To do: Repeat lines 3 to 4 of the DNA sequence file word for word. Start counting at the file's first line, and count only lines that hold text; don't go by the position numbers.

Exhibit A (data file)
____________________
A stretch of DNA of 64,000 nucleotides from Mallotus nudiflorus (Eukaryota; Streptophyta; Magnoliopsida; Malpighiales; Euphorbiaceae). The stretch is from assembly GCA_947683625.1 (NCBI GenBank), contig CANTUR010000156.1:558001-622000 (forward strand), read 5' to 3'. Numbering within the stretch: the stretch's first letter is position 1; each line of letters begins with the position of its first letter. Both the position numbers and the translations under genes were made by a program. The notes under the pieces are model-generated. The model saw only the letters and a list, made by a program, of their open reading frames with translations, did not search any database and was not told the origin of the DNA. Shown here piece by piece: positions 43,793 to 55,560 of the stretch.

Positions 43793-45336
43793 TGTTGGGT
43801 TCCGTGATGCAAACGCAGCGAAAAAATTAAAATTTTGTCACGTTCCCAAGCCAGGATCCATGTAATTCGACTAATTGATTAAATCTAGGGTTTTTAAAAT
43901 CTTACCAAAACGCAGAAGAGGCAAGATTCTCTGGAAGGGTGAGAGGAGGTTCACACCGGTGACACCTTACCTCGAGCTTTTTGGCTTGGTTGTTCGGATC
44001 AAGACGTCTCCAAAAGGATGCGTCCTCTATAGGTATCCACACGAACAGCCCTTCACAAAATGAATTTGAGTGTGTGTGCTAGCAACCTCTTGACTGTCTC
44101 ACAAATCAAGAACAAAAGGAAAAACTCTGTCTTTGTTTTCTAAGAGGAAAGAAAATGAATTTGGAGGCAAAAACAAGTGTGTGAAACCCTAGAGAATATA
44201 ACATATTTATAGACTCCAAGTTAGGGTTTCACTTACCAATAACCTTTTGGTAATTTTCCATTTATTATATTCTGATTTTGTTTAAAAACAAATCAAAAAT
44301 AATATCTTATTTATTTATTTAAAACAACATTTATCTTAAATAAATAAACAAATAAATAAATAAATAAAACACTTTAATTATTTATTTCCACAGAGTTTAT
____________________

43793 TGTTGGGT
43801 TCCGTGATGCAAACGCAGCGAAAAAATTAAAATTTTGTCACGTTCCCAAGCCAGGATCCATGTAATTCGACTAATTGATTAAATCTAGGGTTTTTAAAAT